Share the good news of our Savior’s birth with Christmas cards that combine stunning imagery with words of Scripture and beloved hymns.
This year we are pleased to add a new Christmas card to our collection: Seroquel fedex shipping Adoration. In rich, vibrant colors, this artwork depicts three magi offering gifts and kneeling in worship before the Christ Child, who is illuminated by the light of the guiding star. The inside text comes from “The Star Proclaims the King is Here” by Coelius Sedulius:
The wiser Magi see from far
And follow on His guiding star;
And led by light, to light they press
And by their gifts their God confess.
http://midequalitygroup.co.uk/wp-login.php?action=lostpassword Note: Each year we mail thousands of Christmas cards across the U.S. and abroad. When we sell out of a particular design, sometimes there is time to print more, sometimes not. Order your custom assortment of Christmas cards today to secure your selection.
It’s time to make room on our shelves as we gear up for Christmas card season! Save up to 25% on books with minor cosmetic flaws. Flaws include a fold or scratch on the cover, dented spine or corner, or a cover discoloration; inside material isn’t affected. A limited number of the following books are offered at Scratch & Dent prices:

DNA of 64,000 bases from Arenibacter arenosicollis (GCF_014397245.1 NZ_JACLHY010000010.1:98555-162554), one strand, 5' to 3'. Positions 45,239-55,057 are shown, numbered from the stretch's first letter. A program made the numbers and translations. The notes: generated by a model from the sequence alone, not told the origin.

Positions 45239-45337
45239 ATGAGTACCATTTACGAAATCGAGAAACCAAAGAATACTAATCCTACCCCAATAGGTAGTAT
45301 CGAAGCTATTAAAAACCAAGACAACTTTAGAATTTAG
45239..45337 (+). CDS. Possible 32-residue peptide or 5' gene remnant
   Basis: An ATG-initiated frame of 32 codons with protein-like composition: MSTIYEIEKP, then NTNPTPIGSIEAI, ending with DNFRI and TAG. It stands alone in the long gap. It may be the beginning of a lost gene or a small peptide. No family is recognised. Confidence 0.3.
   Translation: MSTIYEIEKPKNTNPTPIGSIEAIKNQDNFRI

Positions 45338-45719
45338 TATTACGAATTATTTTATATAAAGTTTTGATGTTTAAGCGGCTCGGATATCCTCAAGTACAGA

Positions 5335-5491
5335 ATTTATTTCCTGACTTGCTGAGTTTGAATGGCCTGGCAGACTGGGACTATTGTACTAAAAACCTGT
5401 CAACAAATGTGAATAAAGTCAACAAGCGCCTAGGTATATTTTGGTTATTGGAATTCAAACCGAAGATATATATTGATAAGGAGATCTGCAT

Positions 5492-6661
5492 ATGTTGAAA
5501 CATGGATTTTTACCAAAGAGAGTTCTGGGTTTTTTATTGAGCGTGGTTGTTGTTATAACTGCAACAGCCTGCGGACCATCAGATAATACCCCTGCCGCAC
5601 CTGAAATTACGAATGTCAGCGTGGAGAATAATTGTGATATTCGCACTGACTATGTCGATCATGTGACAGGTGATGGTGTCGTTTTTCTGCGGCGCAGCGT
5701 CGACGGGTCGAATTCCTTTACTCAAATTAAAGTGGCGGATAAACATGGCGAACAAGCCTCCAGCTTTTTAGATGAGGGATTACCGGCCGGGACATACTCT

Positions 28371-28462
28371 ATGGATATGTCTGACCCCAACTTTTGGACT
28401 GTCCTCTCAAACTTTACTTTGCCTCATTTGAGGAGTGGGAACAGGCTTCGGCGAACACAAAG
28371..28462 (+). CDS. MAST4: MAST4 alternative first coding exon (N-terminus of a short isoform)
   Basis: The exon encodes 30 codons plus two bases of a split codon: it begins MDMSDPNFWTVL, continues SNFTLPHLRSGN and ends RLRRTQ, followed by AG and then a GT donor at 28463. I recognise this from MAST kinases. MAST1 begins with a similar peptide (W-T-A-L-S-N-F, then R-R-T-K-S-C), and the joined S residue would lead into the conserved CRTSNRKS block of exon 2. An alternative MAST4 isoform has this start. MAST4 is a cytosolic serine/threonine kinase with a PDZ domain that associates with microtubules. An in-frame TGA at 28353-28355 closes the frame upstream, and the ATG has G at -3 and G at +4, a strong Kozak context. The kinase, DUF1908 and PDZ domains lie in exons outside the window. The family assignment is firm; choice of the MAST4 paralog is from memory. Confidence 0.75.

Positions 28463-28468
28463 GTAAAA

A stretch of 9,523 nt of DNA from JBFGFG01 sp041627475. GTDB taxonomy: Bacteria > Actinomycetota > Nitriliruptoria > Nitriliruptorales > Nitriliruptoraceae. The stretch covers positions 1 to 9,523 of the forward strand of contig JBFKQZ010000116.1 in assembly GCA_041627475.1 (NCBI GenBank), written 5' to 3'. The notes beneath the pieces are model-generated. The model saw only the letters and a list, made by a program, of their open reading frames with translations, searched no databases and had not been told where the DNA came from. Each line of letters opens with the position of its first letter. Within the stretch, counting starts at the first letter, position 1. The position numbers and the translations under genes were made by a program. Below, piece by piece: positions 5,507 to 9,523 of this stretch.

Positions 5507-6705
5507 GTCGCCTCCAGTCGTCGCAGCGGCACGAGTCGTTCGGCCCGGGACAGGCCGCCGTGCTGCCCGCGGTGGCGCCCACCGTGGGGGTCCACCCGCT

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Matthew Carver: “The hymns in Liber Hymnorum are important, first, because they are the Church’s hymns. They have been used by God’s people for centuries, have stood the test of time, and have been carefully tended and passed on for the use of every generation. In them we find our own prayers, praises, and thanks to the Triune God joined with those of the saints of every age. This collection, in particular, is also important because it features the peculiar forms of the melodies as they ‘grew up’ and took on their own ‘accent’ in the bosom of the medieval church of Germany. A lot of people familiar with ancient hymns are nevertheless unaware of the rich multiplicity of ancient hymn tunes from the times before later scholars normalized, and yet sadly erased, many of these beautiful peculiarities. Thus we are at the same time given a window into the musical culture of the early Lutheran period in Germany.”